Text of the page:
Barbara J. King

Barbara J. King is a contributor to the NPR blog 13.7: Cosmos & Culture. She is a Chancellor Professor of Anthropology at the College of William and Mary. With a long-standing research interest in primate behavior and human evolution, King has studied baboon foraging in Kenya and gorilla and bonobo communication at captive facilities in the United States.

Recently, she has taken up writing about animal emotion and cognition more broadly, including in bison, farm animals, elephants and domestic pets, as well as primates.

King's most recent book is How Animals Grieve (University of Chicago Press, 2013). Her article "When Animals Mourn" in the July 2013 Scientific American has been chosen for inclusion in the 2014 anthology The Best American Science and Nature Writing. King reviews non-fiction for the Times Literary Supplement (London) and is at work on a new book about the choices we make in eating other animals. She was awarded a Guggenheim Fellowship for her work in 2002.

13.7: Cosmos And Culture
12:05 pm
Thu September 11, 2014

Still Now, Should Lab Monkeys Be Deprived Of Their Mothers?


Originally published on Thu September 11, 2014 3:00 pm

On Monday, the animal advocacy organization PETA released material in support of its campaign to shut down a series of experiments on infant rhesus monkeys carried out at the Laboratory of Comparative Ethology, part of the National Institutes of Health.

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13.7: Cosmos And Culture
5:04 am
Thu September 4, 2014

The Koan Of The Cat And The Frog

Originally published on Thu September 4, 2014 9:28 am

Any of us connected with the school calendar — teachers and academic staff, students and their parents — are right now plunging into new beginnings.

September brings a fresh season, also, in the publishing world, in theater and dance and music, and in some sports.

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13.7: Cosmos And Culture
10:35 am
Thu August 28, 2014

Atheists Feel Awe, Too


Originally published on Thu August 28, 2014 2:54 pm

In Elizabeth Gilbert's brilliant novel The Signature of All Things, Alma Whittaker, the central character who was born in Philadelphia in 1800, is destined for a highly unconventional life as a woman in science.

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13.7: Cosmos And Culture
5:24 am
Thu August 21, 2014

Grappling With Trigger Warnings And Trauma On Campus


Originally published on Thu August 21, 2014 10:33 am

On Tuesday, I posted syllabi for the two undergraduate anthropology classes I will teach this fall: Evolutionary Perspectives on Gender and Primate Behavior. As the academic year at my college nears its start, I can't help but reflect on the extra layers of complexity involved in syllabus construction nowadays compared to when I first started out as a teacher in the 1980s.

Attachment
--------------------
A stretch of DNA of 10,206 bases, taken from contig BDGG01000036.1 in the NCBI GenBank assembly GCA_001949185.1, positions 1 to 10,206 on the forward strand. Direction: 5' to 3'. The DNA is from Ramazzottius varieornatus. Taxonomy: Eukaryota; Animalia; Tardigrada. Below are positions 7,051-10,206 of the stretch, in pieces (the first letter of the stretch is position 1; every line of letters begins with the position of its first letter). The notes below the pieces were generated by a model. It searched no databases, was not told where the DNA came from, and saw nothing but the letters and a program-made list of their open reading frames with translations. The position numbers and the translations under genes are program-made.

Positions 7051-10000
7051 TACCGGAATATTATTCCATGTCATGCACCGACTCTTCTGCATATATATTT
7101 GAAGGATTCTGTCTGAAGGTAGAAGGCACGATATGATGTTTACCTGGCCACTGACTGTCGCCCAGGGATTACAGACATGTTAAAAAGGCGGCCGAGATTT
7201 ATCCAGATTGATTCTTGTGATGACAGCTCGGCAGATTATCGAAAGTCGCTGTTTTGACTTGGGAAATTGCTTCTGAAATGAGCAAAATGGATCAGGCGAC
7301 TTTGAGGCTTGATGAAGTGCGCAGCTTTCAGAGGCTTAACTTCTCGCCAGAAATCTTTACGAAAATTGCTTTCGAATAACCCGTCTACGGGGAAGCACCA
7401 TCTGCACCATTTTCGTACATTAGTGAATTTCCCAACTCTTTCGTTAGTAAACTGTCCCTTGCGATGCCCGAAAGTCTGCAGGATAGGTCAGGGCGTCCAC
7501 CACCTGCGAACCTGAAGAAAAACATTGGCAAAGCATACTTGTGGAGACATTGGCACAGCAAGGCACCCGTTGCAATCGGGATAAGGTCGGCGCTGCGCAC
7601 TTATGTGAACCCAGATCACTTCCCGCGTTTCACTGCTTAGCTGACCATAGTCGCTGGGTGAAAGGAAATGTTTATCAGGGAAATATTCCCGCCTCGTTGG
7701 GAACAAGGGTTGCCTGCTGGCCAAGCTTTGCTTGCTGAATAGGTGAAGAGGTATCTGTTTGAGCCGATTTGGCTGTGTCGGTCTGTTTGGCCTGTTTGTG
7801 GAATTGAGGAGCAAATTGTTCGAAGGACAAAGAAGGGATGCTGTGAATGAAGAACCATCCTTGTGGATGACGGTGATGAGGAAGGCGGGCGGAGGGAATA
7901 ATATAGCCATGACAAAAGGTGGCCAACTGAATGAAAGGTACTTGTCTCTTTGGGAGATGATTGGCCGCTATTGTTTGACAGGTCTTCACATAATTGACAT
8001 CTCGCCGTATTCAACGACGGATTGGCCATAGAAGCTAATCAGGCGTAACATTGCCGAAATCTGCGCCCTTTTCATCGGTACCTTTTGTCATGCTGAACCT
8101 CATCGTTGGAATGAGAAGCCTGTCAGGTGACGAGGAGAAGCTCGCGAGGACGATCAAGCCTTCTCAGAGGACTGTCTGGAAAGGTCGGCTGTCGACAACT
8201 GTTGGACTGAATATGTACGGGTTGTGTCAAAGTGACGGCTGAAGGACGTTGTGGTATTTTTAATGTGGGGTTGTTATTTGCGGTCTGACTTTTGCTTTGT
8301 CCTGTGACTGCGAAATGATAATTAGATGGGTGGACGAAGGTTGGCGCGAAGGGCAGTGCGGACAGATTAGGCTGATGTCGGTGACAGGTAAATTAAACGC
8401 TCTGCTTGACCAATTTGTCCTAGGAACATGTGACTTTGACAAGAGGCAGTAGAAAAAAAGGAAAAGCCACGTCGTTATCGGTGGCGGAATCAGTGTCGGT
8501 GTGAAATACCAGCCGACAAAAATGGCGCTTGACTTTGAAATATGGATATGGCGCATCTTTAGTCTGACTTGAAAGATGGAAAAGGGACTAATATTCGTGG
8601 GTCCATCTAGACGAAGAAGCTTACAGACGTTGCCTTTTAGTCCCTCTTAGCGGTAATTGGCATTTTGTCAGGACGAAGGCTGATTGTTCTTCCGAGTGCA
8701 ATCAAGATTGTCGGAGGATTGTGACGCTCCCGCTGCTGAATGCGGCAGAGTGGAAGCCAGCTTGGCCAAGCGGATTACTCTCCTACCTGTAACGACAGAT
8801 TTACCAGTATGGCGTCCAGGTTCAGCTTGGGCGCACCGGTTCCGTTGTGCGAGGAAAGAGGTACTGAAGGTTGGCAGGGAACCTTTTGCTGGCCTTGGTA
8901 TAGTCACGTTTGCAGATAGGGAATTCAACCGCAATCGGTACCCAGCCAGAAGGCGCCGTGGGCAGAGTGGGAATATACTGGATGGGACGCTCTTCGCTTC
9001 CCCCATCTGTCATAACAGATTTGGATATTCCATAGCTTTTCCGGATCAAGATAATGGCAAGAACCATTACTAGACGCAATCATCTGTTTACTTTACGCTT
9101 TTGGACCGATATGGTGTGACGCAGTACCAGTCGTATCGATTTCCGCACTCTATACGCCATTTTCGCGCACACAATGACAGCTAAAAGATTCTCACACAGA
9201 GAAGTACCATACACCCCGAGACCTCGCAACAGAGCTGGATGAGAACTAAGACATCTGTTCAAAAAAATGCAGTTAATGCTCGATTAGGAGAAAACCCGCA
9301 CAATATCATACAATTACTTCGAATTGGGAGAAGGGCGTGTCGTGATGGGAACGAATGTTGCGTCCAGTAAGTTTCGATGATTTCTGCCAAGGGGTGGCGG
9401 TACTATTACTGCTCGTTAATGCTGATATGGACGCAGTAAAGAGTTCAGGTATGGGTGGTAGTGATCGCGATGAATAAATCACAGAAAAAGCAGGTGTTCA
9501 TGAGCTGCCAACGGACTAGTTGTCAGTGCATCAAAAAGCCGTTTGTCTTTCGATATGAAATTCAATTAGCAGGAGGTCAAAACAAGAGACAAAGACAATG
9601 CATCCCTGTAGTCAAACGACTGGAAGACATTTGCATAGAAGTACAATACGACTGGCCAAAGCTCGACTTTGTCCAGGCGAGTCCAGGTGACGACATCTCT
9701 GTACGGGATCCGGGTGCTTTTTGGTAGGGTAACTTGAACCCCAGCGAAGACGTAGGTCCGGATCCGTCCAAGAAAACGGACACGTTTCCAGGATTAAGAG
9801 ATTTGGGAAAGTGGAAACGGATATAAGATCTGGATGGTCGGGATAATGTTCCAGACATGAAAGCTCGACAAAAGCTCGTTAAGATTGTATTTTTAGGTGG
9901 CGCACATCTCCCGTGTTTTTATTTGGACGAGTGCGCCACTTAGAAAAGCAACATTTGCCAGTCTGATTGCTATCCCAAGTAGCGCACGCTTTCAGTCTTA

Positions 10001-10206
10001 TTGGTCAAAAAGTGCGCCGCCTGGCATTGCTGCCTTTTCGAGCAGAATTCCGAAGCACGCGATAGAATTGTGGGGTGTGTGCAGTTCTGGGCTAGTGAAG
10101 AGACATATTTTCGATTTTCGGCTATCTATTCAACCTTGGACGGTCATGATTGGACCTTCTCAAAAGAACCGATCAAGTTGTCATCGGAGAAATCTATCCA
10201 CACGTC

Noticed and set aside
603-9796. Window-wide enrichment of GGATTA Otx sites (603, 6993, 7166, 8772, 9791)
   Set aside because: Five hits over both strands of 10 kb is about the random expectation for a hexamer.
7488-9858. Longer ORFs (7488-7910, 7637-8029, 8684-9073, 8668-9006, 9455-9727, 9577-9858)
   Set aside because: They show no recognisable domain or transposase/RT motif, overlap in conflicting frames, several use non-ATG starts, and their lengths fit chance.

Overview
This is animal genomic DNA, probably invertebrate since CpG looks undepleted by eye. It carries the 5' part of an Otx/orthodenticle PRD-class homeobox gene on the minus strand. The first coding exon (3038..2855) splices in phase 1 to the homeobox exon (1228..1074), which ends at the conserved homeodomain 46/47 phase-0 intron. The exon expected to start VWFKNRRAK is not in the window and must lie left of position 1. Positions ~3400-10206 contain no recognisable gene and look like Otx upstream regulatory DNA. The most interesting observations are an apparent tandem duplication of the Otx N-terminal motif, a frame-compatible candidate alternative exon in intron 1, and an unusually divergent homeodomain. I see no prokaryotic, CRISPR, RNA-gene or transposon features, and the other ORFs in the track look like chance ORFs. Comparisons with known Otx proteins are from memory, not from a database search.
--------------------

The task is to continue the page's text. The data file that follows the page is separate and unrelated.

A central question I grappled with earlier this week as I wrote and revised my syllabi was whether I should include trigger warnings.

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13.7: Cosmos And Culture
10:39 am
Thu August 14, 2014

Immersion In Nature, Naturally, Can Be Risky

Road Through The Valley at Canyonlands National Park.
Paul Giamou iStock

Originally published on Fri August 15, 2014 3:54 am

Canyonlands National Park in Utah is "a landscape of canyons, mesas and deep-river gorges" that invites its visitors to revel in nature. An hour's drive from Moab and part of the Colorado Plateau, Canyonlands sprawls across 337,000 desert acres.

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13.7: Cosmos And Culture
2:46 pm
Thu August 7, 2014

Why Are We So Scared Of Ebola?

Cynthia Goldsmith/Centers for Disease Control and Prevention

Originally published on Fri August 8, 2014 10:02 am

The question of why the Ebola virus seems to so badly frighten so many people seems, at first, to have an obvious answer.

Ebola, after all, is an incurable hemorrhagic virus with a mortality rate that soars in some outbreaks to 90 percent of those infected. Symptoms in sufferers with advanced disease go beyond high fever and gastrointestinal misery to bleeding from the mouth, nose, ears and eyes.

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13.7: Cosmos And Culture
2:54 pm
Thu July 31, 2014

Seeking A Saner Food System, Three Times A Day

Not all cows get to spend their days with soft green grass under hoof. For many, the picture isn't so pretty, according to the book Farmageddon.
Justin Sullivan Getty Images

Originally published on Thu July 31, 2014 6:40 pm

For Philip Lymbery, head of the U.K.-based Compassion in World Farming and his co-author Isabel Oakeshott, a visit to California's Central Valley amounted to an encounter with suffering.

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